Why We Advocate for Ester

At Feed the Children, we focus our work on things that will help kids be kids. That means all kids. Not just kids in a certain country. Not just kids from a particular faith. Not just kids of a given ethnicity. Not just kids with specific ability.

When we say we have a mission to provide hope and resources for those without life’s essentials, that’s what we mean. No exclusions.

But that’s easier said than done for kids like Ester.

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Ester is a happy 10-year-old—you’ll often see her with a smile. She lights up when she’s with her friends and cousins, or when she’s watching her family’s ducks waddle and peck, or when she’s listening to a good story.

Ester lives in the economically depressed community of Quezalapa 2, El Salvador, about 16 miles outside of the capital city, San Salvador. The community’s diet is based on rice, beans, vegetables, eggs, and tortillas, but Ester’s family can only afford to eat once a day, and most of their meals are limited to tortillas and beans—hardly the building blocks for a healthy child.

Most of the areas of the community have piped water service at home, but during the summer months, the water shortage reduces the service to only once every six days. But even that would be better than the non-potable water Ester’s family has to work with. They live on the edge of a ravine, where no public services reach.

The family is large and close-knit, 13 of them in all. Ester lives with her parents and little sister in a tiny house on the same land as her cousins and aunt, but they essentially live together—the kids all call each other brother and sister. Their houses are made of adobe and bamboo walls, sheet metal roofs, and dirt floors. They don’t have electricity or toilets—outside of the houses there is a latrine that they share with three neighbors.

But they’re a family, and that means they do everything they possibly can for each other.

Ester’s siblings and cousins learn and eat every school day at the center that Feed the Children runs in their community—but she has to stay home. Ester has cerebral palsy.

She doesn’t have the strength to hold objects in her hands, so she can’t feed herself. She can’t walk, so she’s wheelchair bound. And although her mind is absolutely there, Ester can’t speak. So her disability prevents her from attending a regular school. And unlike the resources available for kids with disabilities in the U.S., there are no accommodations, no special schools, and no affordable therapies for Ester in Quezalapa.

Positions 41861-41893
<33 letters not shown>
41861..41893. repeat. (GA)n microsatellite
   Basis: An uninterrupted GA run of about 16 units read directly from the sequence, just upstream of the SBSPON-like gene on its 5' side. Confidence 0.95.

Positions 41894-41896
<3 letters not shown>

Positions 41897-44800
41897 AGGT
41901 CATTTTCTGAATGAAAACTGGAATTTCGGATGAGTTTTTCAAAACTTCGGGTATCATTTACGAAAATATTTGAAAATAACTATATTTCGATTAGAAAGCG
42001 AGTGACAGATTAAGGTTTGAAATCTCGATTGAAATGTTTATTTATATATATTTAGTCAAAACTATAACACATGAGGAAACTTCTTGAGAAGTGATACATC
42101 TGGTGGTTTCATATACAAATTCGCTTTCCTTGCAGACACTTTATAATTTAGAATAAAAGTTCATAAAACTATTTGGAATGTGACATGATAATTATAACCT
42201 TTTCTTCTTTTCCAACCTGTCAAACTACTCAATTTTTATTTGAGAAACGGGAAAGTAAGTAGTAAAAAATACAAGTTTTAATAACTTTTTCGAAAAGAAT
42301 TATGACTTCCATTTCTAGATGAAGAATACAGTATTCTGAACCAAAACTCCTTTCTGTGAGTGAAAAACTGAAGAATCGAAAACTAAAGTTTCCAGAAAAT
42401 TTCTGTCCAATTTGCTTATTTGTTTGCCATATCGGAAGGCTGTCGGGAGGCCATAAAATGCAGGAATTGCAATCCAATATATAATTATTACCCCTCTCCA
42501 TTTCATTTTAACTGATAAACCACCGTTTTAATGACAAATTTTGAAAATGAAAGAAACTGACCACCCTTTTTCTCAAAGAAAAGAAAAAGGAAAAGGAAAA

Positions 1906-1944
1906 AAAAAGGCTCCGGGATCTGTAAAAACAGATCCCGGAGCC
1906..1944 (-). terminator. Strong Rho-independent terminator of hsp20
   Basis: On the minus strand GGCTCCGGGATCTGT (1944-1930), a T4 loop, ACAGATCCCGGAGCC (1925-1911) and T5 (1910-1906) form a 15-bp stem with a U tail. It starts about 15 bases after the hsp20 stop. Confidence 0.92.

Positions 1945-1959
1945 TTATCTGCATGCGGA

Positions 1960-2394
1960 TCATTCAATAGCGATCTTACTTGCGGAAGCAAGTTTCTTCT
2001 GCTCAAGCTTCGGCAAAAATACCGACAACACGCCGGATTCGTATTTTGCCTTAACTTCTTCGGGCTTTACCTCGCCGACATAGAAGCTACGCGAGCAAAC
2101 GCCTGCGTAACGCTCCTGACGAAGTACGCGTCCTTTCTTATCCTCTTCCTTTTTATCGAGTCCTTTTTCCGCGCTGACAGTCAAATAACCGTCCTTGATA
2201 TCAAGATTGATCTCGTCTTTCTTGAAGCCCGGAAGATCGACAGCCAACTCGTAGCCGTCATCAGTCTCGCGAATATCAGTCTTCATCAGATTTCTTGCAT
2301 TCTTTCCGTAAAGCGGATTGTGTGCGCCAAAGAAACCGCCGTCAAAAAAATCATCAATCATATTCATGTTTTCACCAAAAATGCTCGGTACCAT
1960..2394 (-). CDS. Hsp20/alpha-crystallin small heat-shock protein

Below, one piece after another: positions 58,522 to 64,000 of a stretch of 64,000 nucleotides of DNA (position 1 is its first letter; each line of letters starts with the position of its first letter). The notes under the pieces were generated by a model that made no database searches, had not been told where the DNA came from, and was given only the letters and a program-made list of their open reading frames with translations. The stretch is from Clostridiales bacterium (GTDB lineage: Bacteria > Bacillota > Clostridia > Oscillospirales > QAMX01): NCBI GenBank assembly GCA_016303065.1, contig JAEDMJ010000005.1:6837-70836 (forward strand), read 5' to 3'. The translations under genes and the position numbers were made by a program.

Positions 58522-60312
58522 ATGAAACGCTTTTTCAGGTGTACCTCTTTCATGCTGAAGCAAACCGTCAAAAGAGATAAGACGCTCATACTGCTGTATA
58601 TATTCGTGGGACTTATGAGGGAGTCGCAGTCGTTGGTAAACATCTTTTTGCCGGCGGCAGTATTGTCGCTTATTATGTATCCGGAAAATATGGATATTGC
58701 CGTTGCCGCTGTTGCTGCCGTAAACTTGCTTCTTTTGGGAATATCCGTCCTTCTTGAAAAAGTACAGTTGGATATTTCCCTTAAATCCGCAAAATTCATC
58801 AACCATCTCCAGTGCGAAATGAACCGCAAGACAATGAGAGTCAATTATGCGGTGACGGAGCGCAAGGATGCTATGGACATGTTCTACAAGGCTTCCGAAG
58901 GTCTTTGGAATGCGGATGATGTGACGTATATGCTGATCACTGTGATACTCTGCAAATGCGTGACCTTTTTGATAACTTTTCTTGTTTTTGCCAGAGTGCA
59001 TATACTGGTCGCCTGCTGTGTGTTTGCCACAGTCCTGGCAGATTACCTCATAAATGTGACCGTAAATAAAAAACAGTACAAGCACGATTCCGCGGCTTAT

The areas where free therapy is provided for people with disabilities are out of reach for Ester. The main road that leads to San Salvador is inaccessible for her family: They would have to carry her 2.5 miles from the edge of the ravine, up an extremely rocky, twisting path. And even if they made it all that way to the road, they might have a very long wait for the sole bus that serves their community, which could very well be too full to accommodate her wheelchair. Besides, who can really choose bus fare over food?IMG_7970

So while Ester’s dad works as a farmer, earning around $2 a day, her mom and aunt take care of her at home. Ester loves the “home therapy” her mom gives her while she’s getting her dressed each day. She massages Ester’s hands, legs, and feet to relax her always-tensed muscles and to prevent blood clots from forming. She cleans and feeds her, and she’s deeply grateful for the meal that comes for Ester at noon:

“I’m happy because you are a big help for us. It’s very difficult for us to get food for this big family, and before you came we didn’t have a way to provide the nutritious food that you provide to our children.”

When Ester’s cousins come home from the feeding center, they bring her meal back with them. Because we fortify food at our center with vitamins and nutrients that kids need to grow healthy and strong, Ester’s mom has help in battling her daughter’s malnutrition.

“Thank you, Feed the Children, for the food—this is a blessing from you and from God, and I hope you can keep helping us with our children.”IMG_7986

We want to keep helping Ester until she doesn’t need help anymore, but with the limitations of her disability, that could mean her whole life. So that’s why we do more than just provide food.

At Feed the Children, we pursue advocacy initiatives that get us closer to our vision to create a world where no child goes to bed hungry. We are a global family, and that means we do everything we possibly can for each other.

One of our recent advocacy campaigns is the Disability Treaty. The Americans with Disabilities Act is the gold standard for the non-discrimination, equality of opportunity, accessibility, and inclusion for children and adults with disabilities, and the Disability Treaty is a 130-country-strong push to get those same protections for people worldwide.

According to the U.S. Department of State, “The challenge now is to ensure effective implementation and enforcement of the Treaty for the benefit of the world’s one billion disabled people.”

As our staff has written about the Disability Treaty here in greater depth, the U.S.’s ratification of the treaty would provide greater accommodations for those with special needs around the world. So Feed the Children speaks up in Washington, and we urge you to do the same, wherever you are.

We are advocates for Ester. We are advocates for all kids. And they need you to be an advocate too. Click here to learn more about how you can use your voice to help kids be kids!